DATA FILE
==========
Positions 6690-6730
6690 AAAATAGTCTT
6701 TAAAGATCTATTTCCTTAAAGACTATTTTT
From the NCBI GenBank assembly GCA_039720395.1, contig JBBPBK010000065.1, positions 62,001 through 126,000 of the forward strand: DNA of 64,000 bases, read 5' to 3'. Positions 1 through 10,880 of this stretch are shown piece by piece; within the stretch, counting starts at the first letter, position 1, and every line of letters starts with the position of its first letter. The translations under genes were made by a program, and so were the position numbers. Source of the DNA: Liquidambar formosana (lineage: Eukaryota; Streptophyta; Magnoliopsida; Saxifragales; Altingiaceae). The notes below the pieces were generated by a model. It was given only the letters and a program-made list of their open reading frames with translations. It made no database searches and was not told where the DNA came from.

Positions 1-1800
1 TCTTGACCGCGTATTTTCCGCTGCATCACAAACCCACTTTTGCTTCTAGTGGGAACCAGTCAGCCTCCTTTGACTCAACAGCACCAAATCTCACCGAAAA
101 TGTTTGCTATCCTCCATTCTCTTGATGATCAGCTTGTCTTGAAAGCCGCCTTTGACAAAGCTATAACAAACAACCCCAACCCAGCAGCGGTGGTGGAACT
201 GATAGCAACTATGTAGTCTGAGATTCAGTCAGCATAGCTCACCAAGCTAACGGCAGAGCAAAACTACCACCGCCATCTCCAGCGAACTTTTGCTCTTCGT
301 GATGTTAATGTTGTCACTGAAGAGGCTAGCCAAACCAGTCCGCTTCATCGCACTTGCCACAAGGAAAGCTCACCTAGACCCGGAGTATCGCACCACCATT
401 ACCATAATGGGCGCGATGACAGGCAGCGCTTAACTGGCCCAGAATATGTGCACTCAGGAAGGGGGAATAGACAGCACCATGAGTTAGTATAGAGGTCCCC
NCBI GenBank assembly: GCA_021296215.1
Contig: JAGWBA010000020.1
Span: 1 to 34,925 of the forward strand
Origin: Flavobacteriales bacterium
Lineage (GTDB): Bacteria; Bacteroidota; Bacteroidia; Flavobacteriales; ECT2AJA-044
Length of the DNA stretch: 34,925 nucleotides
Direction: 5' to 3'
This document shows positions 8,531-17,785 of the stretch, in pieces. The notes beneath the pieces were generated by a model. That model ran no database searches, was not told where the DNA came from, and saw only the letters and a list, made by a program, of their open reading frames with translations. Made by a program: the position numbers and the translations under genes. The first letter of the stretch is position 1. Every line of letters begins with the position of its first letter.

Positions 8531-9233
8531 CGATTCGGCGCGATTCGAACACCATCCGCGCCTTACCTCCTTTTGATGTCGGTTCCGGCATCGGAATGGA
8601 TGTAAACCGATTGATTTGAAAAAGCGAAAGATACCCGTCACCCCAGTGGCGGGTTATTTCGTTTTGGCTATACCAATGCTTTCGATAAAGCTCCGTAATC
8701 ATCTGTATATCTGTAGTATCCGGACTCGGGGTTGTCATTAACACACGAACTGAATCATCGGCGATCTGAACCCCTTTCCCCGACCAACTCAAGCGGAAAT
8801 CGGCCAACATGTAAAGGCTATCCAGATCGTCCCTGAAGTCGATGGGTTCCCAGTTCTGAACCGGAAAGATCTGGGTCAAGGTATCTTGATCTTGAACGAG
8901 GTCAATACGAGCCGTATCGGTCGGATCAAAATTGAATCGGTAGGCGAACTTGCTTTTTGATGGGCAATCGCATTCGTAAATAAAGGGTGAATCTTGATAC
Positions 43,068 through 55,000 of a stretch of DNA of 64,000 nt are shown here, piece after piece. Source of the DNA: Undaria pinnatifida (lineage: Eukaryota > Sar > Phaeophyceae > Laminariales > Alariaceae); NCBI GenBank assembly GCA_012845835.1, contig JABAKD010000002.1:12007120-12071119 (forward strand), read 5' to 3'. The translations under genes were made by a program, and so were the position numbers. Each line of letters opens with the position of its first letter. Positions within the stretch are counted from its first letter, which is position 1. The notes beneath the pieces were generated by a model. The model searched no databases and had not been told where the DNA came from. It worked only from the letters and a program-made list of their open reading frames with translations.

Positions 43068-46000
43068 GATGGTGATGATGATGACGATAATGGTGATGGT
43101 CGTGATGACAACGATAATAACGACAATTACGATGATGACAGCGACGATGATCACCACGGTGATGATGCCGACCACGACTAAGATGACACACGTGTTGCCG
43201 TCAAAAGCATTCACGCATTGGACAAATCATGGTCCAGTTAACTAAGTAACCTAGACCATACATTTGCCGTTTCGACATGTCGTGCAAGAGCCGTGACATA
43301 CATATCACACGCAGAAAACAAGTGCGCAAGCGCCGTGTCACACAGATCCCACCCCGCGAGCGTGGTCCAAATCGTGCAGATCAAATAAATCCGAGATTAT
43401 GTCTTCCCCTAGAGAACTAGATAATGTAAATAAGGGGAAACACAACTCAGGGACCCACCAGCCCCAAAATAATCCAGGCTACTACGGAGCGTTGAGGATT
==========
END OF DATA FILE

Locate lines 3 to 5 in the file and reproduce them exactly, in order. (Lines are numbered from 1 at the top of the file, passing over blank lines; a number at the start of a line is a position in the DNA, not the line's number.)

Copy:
6701 TAAAGATCTATTTCCTTAAAGACTATTTTT
From the NCBI GenBank assembly GCA_039720395.1, contig JBBPBK010000065.1, positions 62,001 through 126,000 of the forward strand: DNA of 64,000 bases, read 5' to 3'. Positions 1 through 10,880 of this stretch are shown piece by piece; within the stretch, counting starts at the first letter, position 1, and every line of letters starts with the position of its first letter. The translations under genes were made by a program, and so were the position numbers. Source of the DNA: Liquidambar formosana (lineage: Eukaryota; Streptophyta; Magnoliopsida; Saxifragales; Altingiaceae). The notes below the pieces were generated by a model. It was given only the letters and a program-made list of their open reading frames with translations. It made no database searches and was not told where the DNA came from.

Positions 1-1800